A witty, elegant novel about looking, seeing, thinking, knowing and understanding.
Mr Palomar is a delightful eccentric whose chief activity is looking at things. He is seeking knowledge; 'it is only after you have come to know the surface of things that you can venture to seek what is underneath'. Whether contemplating a fine cheese, a hungry gecko, a woman sunbathing topless or a flight of migrant starlings, Mr Palomar's observations render the world afresh.
About the Author
Italo Calvino was born in Cuba in 1923 and grew up in Italy. He was an essayist and journalist and a member of the editorial staff of Einaudi in Turin. One of the most respected writers of our time, his best-known works of fiction include Invisible Cities, If On A Winter's Night A Traveller, Marcovaldo and Mr Palomar. In 1973 he won the prestigious Premio Feltrinelli. He died in 1985. A collection of Calvino's posthumous personal writings, The Hermit In Paris, was published in 2003.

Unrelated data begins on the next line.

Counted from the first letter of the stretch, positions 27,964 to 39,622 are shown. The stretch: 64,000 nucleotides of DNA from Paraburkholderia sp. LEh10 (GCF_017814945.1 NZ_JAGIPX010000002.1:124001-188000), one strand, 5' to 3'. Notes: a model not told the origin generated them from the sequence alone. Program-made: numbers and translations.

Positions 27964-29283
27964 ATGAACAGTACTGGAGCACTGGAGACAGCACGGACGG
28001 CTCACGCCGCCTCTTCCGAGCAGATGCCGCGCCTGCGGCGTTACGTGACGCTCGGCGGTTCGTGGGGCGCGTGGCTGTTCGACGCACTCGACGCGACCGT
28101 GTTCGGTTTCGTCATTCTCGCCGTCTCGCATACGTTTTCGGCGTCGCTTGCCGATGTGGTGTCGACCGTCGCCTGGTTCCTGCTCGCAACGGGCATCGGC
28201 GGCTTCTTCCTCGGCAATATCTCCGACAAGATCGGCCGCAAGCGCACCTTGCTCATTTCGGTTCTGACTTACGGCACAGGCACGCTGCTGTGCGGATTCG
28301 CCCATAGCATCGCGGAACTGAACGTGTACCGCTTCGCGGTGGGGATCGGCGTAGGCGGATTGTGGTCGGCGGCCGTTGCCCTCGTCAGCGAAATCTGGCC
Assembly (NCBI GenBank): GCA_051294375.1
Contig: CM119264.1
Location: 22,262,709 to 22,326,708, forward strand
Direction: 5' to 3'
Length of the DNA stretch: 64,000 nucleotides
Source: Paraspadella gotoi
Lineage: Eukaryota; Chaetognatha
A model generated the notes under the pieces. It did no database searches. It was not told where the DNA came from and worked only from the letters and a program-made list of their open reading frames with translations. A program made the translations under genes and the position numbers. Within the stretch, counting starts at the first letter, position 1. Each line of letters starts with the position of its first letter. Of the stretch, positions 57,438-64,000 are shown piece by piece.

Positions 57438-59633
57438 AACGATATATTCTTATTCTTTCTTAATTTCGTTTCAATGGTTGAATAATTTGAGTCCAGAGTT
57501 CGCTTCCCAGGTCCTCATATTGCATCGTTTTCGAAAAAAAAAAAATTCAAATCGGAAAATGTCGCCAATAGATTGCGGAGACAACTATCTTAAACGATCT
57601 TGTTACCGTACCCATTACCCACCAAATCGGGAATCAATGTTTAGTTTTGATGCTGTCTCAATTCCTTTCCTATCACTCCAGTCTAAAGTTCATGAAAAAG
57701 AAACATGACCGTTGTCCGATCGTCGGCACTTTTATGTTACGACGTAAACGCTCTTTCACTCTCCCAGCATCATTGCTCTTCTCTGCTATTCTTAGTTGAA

"Here, Calvino, probably Italy's leading novelist before he died, focuses a probing eye on one man's attempt to name the parts of his universe, almost as though Mr Palomar were trying to define and explain his own existence. Where the Palomar telescope points out into space, Mr Palomar points in: walking the beach, visiting the zoo, strolling in his garden. Each brief chapter reads like an exploded haiku, with Mr Palomar reading an universe into the proverbial grain of sand" Time Out "Beautifully nimble, solitary feats of imagination" -- Seamus Heaney "Calvino represents a high point of literary evolution; his skill is immense but retains a simian agility. As ever, his gaze is crystal clear and his writing has the easy beauty of clarity." New Statesman
Series: Vintage Classics Ser.
Number Of Pages: 128
Published: 11th July 1994
Publisher: Random House
Dimensions (cm): 19.9 x 13.1 x 1.0
Weight (kg): 0.1